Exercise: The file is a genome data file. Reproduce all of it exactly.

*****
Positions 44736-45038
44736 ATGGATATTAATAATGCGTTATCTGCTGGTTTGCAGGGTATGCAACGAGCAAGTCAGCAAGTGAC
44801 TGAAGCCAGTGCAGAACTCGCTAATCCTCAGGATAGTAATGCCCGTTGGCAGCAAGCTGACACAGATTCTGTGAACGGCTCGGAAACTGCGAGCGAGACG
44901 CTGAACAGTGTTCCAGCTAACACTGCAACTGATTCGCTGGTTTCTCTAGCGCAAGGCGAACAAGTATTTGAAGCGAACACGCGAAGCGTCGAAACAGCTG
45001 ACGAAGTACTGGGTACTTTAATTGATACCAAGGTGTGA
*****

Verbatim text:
Positions 44736-45038
44736 ATGGATATTAATAATGCGTTATCTGCTGGTTTGCAGGGTATGCAACGAGCAAGTCAGCAAGTGAC
44801 TGAAGCCAGTGCAGAACTCGCTAATCCTCAGGATAGTAATGCCCGTTGGCAGCAAGCTGACACAGATTCTGTGAACGGCTCGGAAACTGCGAGCGAGACG
44901 CTGAACAGTGTTCCAGCTAACACTGCAACTGATTCGCTGGTTTCTCTAGCGCAAGGCGAACAAGTATTTGAAGCGAACACGCGAAGCGTCGAAACAGCTG
45001 ACGAAGTACTGGGTACTTTAATTGATACCAAGGTGTGA